“Ah, guys, instead of that wine you’re going to give me a bottle of poison!” he said as he eyed the route. I watched him carefully, looking for a reaction as he studied the line.
“Did you bring rock shoes?”
Shoot, no we didn’t.
“Well, it should be interesting, yes?” he finally said. We debated our start time with this new info, wondering whether it made sense to start later, closer to daylight hours since the climbing seemed to be more technical than we anticipated. On the other hand, starting well into the dark would put us higher on route, regardless of how technical it was. Hopefully. We split halves and decided on a 3am start time. Alarm set, gear sorted and ready, and a quick dinner. Into the bivy sacks to sleep.
I awoke at 2:48am without the alarm. I wake Gary. We gear up quickly with me racking for the first block. Gary takes the rope. Our packs are so much lighter that before, but we still have everything with us since our strategy is to summit and descend the Franco-Argentine route on the southwest side. Nothing stays in camp. As I put on my pack I am reminded that it’s going to be a very long day. We quickly climb the frozen cone, cross the bergschrund, and are in the couloir. We solo about 40 meters before we hit a step that requires us to take the rope out. It’s totally dark with no moon. We can only see about 10 meters ahead with our headlamps, and the couloir stretches up and away from us. On either side you can feel the walls arc up for thousands of feet. Yikes. 4:08am. Here we go.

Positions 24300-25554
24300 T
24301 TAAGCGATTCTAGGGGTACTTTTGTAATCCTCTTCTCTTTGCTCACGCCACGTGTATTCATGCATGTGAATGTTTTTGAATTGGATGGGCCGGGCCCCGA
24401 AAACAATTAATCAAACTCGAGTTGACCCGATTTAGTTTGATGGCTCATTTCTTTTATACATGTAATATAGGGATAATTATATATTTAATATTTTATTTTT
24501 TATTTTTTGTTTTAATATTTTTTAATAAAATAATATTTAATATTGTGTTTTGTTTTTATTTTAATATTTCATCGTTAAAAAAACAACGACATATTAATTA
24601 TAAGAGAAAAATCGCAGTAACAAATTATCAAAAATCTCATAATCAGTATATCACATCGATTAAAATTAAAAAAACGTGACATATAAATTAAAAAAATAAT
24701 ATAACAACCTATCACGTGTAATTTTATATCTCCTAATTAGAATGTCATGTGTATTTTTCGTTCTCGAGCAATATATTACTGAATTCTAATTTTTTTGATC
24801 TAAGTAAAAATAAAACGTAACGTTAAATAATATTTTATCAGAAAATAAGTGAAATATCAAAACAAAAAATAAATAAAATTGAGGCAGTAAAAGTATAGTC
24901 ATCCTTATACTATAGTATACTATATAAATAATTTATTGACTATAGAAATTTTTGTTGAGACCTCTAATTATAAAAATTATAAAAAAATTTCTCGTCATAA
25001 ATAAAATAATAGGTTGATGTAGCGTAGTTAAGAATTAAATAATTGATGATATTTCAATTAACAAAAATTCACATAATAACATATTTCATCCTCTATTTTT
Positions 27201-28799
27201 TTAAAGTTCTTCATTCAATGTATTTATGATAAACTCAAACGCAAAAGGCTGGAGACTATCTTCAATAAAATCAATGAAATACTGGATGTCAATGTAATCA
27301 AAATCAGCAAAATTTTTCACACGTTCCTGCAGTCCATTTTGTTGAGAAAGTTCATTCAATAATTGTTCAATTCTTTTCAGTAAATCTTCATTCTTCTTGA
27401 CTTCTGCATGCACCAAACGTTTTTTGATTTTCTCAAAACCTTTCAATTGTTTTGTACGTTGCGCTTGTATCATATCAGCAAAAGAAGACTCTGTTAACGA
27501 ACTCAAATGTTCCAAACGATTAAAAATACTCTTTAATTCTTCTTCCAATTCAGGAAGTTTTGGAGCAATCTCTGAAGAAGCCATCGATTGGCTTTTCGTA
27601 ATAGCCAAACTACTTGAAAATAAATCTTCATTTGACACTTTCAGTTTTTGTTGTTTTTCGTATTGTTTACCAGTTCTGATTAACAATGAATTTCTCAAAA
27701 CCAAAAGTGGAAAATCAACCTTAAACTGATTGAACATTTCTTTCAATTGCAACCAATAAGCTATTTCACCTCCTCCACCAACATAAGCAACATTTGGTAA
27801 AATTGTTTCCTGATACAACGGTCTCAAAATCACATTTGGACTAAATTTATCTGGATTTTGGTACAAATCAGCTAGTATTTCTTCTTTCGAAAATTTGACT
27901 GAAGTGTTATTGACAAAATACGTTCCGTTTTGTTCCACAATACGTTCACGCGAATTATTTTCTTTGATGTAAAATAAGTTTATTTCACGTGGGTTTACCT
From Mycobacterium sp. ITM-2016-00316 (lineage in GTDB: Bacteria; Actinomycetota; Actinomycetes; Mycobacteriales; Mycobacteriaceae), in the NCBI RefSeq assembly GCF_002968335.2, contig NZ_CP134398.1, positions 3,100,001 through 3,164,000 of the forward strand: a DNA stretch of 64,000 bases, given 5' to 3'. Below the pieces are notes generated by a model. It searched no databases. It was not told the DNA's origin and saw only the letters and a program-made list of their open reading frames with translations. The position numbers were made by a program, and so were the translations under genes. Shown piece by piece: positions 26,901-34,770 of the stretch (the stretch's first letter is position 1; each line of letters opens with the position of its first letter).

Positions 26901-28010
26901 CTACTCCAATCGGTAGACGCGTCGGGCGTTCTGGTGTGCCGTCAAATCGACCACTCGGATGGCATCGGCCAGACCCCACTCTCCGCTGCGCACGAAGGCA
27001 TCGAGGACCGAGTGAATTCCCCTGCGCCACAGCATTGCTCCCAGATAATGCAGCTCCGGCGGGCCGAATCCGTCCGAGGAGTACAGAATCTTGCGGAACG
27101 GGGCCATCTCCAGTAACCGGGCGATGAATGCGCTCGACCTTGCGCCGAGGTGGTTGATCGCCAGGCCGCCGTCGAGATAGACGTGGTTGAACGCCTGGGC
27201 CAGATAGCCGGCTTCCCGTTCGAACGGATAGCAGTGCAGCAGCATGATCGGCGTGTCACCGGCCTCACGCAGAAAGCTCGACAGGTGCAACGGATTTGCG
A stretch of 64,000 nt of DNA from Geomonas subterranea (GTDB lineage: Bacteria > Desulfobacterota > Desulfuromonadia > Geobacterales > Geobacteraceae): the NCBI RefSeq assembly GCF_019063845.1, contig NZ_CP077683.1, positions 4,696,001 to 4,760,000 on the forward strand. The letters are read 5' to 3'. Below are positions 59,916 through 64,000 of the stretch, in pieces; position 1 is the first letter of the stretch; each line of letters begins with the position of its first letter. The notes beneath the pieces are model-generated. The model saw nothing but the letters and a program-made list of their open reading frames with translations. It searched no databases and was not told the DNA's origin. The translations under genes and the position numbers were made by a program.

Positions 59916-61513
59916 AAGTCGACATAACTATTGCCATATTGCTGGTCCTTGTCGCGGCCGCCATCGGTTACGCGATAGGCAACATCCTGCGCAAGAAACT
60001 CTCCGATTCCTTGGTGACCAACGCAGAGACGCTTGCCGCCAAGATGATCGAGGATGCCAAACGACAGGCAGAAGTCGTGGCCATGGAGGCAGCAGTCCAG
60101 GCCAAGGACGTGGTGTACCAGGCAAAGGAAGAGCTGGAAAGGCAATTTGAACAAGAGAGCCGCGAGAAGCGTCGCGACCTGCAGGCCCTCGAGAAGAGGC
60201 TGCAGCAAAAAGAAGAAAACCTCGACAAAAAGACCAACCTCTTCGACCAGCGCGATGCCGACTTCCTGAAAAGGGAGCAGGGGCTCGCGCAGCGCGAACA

My block last for four and a half hours. It’s a mixture of snow, alpine ice, running water and really rotten rock. In the darkness my crampons are sparking on the rock which is cool. The climbing alternates between really easy and fast with short bits of drama. The first is a weird waterfall step about 6 meters high with water running down the backside, the left and right walls one meter wide with delaminated snow on it. I chimney up it trying to avoid getting soaked and then fall out of it, hitting perhaps the only flat spot on the route. Lucky; I don’t tumble out of the couloir. I remind myself that Gary is tied to me and we’re simul-climbing so falling is bad form. I can’t find any pro but one piece for the first hour or so. Gary is keeping up like master and I am again so impressed with his smoothness and skills. The couloir becomes completely devoid of anything but rotten rock and rushing water; I am forced out on the left wall and begin climbing rock. Still, lousy pro. Dawn is breaking. It’s cold out. We’re wearing gloves and as the rock pitches roll by I notice the tips of my gloves are shredding quickly. At about 8am after four hours of climbing I hear a voice and see Rolo giving me a wave. He’s on Ensueno and it looks cold as they rock climb. It’s so quiet here. No stones are falling down the route, there is no wind, and the only sound is us and a tiny gurgling of water. I work my way back into the couloir, which is now starting to hold ice. I notice a tight chimney with an overhanging left wall and recognize this as a key feature. Again, it’s weird and dramatic climbing with lousy gear. I thrutch my way up and look to my left to see the couloir split. Yes! This is the way!